The ridged stripe is coated with a layer 305 of ZnSx Se1-x (x=0.1). A refractive index step of 0.01 exists in the direction of the plane of the substrate. The blue light is radiated with a single spot.

Another device according to the invention is next described by referring to FIG. 4. This device is a monolithic integrated device comprising a substrate 401 of n-type GaAs, a double heterojunction semiconductor layer 402 consisting of Alx Ga1-x As and formed on the substrate, and a buried optical waveguide 403 consisting of ZnSx Se1-x. FIG. 5 shows a cross section taken along line 2--2, for showing the cross-sectional structure of the semiconductor laser. FIG. 6 shows a cross section taken along line 3--3, for showing the cross-sectional structure of the optical waveguide. The semiconductor laser is identical in cross-sectional structure with the laser already described in connection with FIG. 2.

Referring to FIG. 6, the optical waveguide is formed by forming a buffer layer 602 of n-type GaAs, a cladding layer 603 of n-type Alx Ga1-x As (x=0.35), an active layer 604 of GaAs, a p-type cladding layer 605 of Alx Ga1-x As (x=0.35), and a p-type GaAs cladding layer 606 on an n-type GaAs substrate 601. The laminate has a double heterojunction. A channel 607 is formed. Then, a thin-film optical waveguide layer comprising a cladding layer 608 of ZnSx Se1-x (x=0.5 to 1.0), a nonlinear optical waveguide layer 609 of ZnSe, and a cladding layer 610 of ZnSx Se1-x (x=0.35) is formed. Since the waveguide layer 609 is flush with the GaAs active layer 604, the light radiated from the laser 402 is introduced into the waveguide layer substantially without loss. In the present example, a sufficiently large optical energy density can be obtained in the waveguide.

There is a refractive index step in the direction of the face of the substrate due to the curvature of the optical waveguide. Light is confined also in this direction. In this example, since the wavelength of the incident light was 870 nm, blue coherent light of wavelength 435 nm was obtained. The conversion efficiency was between 6% and 8%. When the semiconductor laser was oscillated at 100 mW, blue light of 6 to 8 mW was produced.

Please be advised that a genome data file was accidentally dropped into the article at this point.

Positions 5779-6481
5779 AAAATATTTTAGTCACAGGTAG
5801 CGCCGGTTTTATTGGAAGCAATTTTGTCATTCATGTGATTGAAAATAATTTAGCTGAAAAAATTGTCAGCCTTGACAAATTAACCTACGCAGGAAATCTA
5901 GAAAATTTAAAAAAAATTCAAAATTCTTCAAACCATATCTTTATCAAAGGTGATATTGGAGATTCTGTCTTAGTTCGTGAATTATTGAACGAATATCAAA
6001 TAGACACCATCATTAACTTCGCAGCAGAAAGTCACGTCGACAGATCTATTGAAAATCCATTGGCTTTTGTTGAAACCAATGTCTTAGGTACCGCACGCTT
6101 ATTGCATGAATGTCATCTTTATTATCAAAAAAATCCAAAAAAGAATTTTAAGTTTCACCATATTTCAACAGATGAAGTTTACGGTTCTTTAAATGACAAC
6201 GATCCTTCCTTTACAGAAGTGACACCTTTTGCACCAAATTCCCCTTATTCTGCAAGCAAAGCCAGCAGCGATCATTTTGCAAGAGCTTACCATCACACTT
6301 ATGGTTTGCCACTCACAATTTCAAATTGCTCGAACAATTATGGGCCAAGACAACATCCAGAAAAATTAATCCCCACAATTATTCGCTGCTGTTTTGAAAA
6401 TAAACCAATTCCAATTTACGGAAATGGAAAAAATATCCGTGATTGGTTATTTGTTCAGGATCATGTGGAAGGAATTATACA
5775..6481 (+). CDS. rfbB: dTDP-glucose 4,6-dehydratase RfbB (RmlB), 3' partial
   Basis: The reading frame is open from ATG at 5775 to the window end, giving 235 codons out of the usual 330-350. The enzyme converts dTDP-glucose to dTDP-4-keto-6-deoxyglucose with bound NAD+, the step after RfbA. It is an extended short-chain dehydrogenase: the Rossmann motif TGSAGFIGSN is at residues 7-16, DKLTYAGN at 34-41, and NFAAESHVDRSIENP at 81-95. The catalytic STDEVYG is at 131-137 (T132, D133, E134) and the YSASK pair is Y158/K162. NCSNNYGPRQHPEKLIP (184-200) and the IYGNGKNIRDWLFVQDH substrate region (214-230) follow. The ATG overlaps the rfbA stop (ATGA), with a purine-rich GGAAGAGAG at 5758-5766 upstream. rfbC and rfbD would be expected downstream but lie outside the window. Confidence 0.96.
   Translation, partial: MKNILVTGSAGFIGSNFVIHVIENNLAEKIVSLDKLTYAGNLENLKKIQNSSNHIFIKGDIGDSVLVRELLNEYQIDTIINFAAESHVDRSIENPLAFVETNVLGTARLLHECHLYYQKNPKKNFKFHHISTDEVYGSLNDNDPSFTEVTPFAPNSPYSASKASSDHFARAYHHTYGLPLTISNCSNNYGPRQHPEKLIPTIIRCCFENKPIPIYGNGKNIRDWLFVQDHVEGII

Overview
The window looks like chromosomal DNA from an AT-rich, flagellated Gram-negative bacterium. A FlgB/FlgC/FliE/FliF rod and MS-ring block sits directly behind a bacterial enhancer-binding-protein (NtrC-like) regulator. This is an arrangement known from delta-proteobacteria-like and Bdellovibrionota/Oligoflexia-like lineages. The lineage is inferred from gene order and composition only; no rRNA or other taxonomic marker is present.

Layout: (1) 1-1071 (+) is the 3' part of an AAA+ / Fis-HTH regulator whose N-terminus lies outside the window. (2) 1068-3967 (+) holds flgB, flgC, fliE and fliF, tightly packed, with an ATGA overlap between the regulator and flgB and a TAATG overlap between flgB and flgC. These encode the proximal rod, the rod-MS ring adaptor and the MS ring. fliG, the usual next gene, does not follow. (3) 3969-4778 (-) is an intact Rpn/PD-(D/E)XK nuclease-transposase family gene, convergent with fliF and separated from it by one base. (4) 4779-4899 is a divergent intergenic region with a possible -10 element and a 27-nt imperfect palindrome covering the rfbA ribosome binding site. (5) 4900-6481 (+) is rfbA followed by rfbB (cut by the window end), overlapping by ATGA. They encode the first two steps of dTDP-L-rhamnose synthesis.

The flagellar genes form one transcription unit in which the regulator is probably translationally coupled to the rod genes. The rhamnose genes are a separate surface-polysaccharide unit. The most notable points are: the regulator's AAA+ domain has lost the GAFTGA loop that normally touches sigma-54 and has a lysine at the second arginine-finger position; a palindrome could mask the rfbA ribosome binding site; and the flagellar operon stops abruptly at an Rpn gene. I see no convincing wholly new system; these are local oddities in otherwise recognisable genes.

FIG. 7 shows the cross section of the nonlinear optical waveguide of another device according to the invention. The semiconductor laser of this example is exactly the same as the laser shown in FIG. 2. Similarly to the structure shown in FIG. 3, a nonlinear optical waveguide layer 702 is sandwiched between cladding layers 701 and 703 of ZnS. In this example, the cladding layer 702 has a multilayer superlattice structure consisting of ZnSe and ZnSx Se1-x (x=0.5). In particular, a layer of ZnSe of 100 Å thick and a layer of ZnSx Se1-x of 100 Å thick are alternately stacked on each other such that each layer repeats itself four times. Because of this superlattice structure, the secondary nonlinear optical constant is improved, and the efficiency of generation of the second harmonic is improved. In the present example, blue coherent light of wavelength 475 nm was obtained at a conversion efficiency of 9 to 10%. The total thickness of the multilayer superlattice is 800 Å. In the same way as in the above example, the phase matching is met, thus permitting nonlinear interaction.

In the above example, the semiconductor laser has an oscillation wavelength of 870 nm and made from AlGaAs. If a double heterojunction formed by GaInAsP and InP is used, the oscillation wavelength is 1 to 1.5 μm. With a structure similar to the structure of the above example, coherent light of wavelength of 500 to 750 nm, i.e., from green to red, is obtained.